Dopesick Episode 7 is a rollercoaster of emotions. Just when we get a glimmer of hope, it’s harshly ripped away and we’re reminded how deep the corruption between Big Pharma and the government entities it works with are and that it’s going to take some serious manpower to bring them down.
Arthur Slacks Congressional Hearing
The episode starts with a flashback of Arthur’s congressional hearing in 1962. The senators reveal that the Slack empire is completely integrated. They reveal that the pharmaceutical company creates new drugs, composes the clinical trials, pays the hospital to promote the drug, and provides a favorable report. The Slackers even own the medical journals that publish the findings on their “revolutionary” medications and they spend big bucks to thoroughly market the drug. They have been using these methods for years. They also employed these same foolproof methods to make Oxycontin one of the biggest opioids in the United States. Before leaving his congressional unscathed, Arthur Slacker stated; “No laws or regulations will ever be able to stop the miracle that is modern medicine.” The Slackers have been getting away with their unethical practices for years. Arthur Slacker’s closing statement to the senators is an adage to why the pharmaceutical giant believes that they are invincible.
The Black Box
In the previous episode, Bridget was able to provide evidence that Oxycontin caused death even when used as prescribed. This leads to the FDA requiring that Purdue Pharma change the original label on the medication. Richard Slacker is furious and he is worried that putting a black box on the label would cause sales to plummet since the black box is used to warn about serious risks that can occur from taking the medication. We find out that the former FDA employee, Curtis Wright composed the original Oxycontin label and the paperwork needed for the FDA to approve the job which is illegal and a conflict of interest. Richard Slacker is hellbent on ensuring that Oxycontin continues to sell. While most would think that greed spurs his motivation it’s really the unhealthy long-standing competition that he has with this father. Richard needs to prove that he could take the pharmaceutical to new heights that his ancestors couldn’t. Like always Purdue Pharma finds a way to turn the black box warning label into a win for their company. They convince the FDA to allow them to continue to market the medication for moderate pain and they can now include on the label that Oxycontin is “safe for long-term use”.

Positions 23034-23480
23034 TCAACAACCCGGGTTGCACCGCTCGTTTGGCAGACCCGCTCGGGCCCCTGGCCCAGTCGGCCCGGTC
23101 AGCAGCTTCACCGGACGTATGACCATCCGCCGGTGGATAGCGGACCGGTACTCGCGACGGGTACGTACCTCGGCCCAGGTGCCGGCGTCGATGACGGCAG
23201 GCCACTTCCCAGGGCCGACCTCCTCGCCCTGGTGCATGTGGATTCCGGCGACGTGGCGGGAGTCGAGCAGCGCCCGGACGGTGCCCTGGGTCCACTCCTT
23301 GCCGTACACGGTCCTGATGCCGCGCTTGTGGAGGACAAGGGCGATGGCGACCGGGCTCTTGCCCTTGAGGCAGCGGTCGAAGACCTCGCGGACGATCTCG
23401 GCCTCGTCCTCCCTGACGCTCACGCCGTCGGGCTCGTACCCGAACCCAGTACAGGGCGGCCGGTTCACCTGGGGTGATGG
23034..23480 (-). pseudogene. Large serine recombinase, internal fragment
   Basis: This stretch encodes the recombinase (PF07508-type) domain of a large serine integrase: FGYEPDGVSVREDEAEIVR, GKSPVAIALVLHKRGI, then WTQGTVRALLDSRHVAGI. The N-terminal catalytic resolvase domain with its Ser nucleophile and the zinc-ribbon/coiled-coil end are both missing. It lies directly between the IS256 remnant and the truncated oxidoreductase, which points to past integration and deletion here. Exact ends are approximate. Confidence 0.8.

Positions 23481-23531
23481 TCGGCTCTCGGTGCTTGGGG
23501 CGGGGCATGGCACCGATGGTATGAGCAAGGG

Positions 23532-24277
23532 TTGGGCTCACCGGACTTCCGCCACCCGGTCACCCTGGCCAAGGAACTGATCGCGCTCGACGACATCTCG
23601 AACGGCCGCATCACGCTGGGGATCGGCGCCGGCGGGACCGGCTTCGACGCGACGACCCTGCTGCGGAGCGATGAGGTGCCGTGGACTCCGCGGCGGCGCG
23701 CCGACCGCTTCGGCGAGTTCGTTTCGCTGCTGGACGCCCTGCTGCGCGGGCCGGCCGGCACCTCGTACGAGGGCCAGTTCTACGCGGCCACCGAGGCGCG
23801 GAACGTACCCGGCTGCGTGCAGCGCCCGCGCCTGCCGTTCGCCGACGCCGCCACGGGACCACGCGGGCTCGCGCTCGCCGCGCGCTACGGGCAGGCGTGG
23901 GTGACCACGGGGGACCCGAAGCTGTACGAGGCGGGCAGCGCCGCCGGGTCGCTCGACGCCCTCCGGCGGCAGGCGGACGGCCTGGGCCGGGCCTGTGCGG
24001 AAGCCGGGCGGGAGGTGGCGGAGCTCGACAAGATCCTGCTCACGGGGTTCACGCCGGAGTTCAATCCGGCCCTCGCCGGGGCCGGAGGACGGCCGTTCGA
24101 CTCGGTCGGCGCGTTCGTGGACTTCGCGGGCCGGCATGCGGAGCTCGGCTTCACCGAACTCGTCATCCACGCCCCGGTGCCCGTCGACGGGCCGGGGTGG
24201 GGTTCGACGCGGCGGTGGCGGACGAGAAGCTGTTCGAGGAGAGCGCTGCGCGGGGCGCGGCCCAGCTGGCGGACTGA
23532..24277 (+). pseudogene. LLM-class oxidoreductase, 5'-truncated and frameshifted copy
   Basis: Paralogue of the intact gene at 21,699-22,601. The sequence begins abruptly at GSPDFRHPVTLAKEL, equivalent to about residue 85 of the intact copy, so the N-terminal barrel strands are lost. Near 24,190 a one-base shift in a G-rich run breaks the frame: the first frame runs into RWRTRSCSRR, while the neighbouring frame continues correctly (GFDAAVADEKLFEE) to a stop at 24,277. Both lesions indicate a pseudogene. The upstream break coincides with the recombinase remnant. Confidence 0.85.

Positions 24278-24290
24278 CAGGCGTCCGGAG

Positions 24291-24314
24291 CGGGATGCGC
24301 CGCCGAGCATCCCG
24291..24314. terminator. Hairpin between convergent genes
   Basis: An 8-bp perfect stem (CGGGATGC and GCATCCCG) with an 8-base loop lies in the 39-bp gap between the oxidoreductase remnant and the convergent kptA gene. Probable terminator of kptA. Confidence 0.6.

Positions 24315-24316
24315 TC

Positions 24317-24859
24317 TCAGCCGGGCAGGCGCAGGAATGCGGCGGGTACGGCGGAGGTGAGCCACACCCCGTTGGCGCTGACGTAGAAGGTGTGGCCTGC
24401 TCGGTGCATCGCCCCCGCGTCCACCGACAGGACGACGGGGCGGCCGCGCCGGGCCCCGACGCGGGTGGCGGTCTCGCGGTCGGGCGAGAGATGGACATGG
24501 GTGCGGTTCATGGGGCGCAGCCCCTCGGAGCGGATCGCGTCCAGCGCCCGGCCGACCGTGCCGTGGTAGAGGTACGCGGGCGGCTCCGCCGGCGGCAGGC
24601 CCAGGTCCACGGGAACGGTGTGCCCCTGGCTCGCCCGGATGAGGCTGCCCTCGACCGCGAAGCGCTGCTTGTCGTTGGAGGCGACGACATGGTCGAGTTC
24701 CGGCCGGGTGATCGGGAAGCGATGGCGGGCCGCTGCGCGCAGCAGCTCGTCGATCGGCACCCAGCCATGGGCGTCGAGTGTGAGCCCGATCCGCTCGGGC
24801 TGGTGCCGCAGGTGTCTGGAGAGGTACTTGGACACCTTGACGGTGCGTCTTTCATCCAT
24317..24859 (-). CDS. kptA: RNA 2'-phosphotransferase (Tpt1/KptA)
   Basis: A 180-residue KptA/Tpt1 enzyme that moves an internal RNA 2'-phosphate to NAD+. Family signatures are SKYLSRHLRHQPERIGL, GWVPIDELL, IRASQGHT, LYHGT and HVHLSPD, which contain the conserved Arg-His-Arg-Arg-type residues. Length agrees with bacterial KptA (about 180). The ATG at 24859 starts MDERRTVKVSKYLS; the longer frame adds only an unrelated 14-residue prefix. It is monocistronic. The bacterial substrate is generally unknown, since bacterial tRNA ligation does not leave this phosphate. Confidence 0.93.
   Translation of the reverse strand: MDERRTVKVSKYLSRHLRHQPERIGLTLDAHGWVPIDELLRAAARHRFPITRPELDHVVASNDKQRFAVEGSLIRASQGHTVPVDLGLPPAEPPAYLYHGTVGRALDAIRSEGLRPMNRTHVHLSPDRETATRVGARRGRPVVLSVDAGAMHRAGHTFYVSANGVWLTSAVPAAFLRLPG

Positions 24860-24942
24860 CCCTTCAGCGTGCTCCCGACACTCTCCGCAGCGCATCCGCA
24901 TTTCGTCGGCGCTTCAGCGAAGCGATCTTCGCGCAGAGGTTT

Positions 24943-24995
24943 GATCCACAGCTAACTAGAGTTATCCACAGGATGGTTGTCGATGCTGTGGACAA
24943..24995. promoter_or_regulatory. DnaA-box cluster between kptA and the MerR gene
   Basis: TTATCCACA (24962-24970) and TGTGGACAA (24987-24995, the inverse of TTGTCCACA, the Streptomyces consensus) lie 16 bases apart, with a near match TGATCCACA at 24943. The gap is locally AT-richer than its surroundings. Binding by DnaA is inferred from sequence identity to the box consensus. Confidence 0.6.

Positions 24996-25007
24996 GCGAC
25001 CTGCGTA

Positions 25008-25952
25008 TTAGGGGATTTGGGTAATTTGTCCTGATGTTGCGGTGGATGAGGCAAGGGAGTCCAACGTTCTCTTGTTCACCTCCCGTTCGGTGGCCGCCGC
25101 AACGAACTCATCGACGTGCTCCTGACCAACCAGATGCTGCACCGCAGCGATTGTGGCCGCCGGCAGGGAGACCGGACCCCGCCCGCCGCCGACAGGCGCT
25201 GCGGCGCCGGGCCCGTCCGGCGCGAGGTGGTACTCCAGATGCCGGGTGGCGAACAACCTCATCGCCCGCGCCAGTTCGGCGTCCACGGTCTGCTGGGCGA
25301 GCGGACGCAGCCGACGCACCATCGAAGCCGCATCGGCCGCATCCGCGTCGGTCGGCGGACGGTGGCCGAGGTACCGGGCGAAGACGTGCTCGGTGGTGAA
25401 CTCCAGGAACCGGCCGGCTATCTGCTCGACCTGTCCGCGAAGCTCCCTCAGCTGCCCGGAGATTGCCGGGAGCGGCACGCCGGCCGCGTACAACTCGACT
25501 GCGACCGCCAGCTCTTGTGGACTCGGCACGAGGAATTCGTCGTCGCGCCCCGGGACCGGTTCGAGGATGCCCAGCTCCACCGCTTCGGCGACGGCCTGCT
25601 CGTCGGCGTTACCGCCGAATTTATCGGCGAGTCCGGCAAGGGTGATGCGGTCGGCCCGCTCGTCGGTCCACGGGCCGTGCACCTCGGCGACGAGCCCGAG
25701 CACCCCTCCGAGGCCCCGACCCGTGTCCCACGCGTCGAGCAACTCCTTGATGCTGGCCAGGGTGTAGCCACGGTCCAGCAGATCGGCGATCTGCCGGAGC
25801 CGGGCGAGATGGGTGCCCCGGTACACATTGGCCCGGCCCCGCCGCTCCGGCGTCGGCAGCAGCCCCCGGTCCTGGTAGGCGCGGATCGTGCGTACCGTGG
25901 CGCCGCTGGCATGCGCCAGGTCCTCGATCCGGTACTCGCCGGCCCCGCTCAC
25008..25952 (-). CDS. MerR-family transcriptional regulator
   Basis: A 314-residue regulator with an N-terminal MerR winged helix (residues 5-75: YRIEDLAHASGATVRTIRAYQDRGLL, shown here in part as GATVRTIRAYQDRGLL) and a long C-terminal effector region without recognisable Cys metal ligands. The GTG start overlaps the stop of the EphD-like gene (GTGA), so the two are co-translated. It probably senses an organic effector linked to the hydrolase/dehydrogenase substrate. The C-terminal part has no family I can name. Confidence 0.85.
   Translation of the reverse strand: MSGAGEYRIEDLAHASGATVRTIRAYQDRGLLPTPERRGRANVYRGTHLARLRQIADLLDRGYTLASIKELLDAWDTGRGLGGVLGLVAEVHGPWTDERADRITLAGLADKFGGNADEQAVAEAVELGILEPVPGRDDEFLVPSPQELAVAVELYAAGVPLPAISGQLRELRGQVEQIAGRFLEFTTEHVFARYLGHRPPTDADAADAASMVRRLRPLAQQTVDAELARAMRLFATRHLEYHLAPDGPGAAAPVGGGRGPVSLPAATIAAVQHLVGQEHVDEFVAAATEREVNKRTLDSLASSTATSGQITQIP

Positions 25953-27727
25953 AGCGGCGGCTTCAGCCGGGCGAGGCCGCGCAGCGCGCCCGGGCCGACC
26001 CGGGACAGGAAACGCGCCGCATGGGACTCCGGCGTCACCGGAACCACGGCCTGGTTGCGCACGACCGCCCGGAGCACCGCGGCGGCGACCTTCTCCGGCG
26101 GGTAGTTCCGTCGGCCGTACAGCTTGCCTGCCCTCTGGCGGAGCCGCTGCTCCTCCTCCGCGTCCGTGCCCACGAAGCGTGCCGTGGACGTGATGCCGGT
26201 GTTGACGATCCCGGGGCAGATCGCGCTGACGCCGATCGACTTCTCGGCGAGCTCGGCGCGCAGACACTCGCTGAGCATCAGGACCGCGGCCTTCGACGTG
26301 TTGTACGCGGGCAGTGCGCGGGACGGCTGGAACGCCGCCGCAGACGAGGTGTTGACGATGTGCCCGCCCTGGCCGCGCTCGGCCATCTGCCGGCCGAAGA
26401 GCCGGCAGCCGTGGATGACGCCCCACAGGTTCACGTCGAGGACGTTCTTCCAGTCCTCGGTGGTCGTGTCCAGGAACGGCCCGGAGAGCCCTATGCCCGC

Dr. Finnix’s Wants To Help
Methadone has been helping Dr. Finnix tremendously and now he’s trying to help others. His therapist encourages him to stop focusing on the negative things that his addiction has caused and to focus on the good things he’s capable of doing now. Dr. Finnix reaches out to Betsy Mallum. He tells Betsy about the success of methadone and suboxone and promises to drive her to the clinic every week if she wants to give it a try. Betsy promises Dr. Finnix that she will think about it. Before she hangs up with him, she tells Dr. Finnix that she loves him and he tells her he loves her back. Suboxone is the biggest source of hope that Betsy has had in a long time. At the beginning of the episode, her mother rescued her from a dope house after finding her passed out from heroin. Betsy has been trying desperately to get better. She even attended a meeting to protest Oxycontin with her mother. She eventually decides to take Dr. Finnix up on his offer. Dr. Finnix starts to think about practicing medicine again. After all, he was born to help people. In order to restore his medical license in Maine, he’ll have to get off methadone. So he meets with an addiction expert to discuss a plan for tapering off of Methadone.
It’s the day before Betsy’s scheduled to go to the suboxone clinic with Dr. Finnix and she’s excited. She calls her ex-girlfriend and asks her if she would consider rekindling their relationship when she gets better. Betsy hears a baby crying in the background just as her ex tells her that she would love a friendship instead. Betsy is devastated. She visits her drug dealer and tells him to send off her one good time before she goes to the Suboxone clinic tomorrow. Unfortunately, it’s Betsy’s last send-off. The sheriff visits the Mallums to inform them that they found Betsy’s body and the blood-curdling shriek that her mother lets out when he tells her is heartbreaking. Dr. Finnix calls Betsy’s phone to find out whether she’s still coming and her mother breaks the news to him. Betsy’s death is a major blow to Dr. Finnix.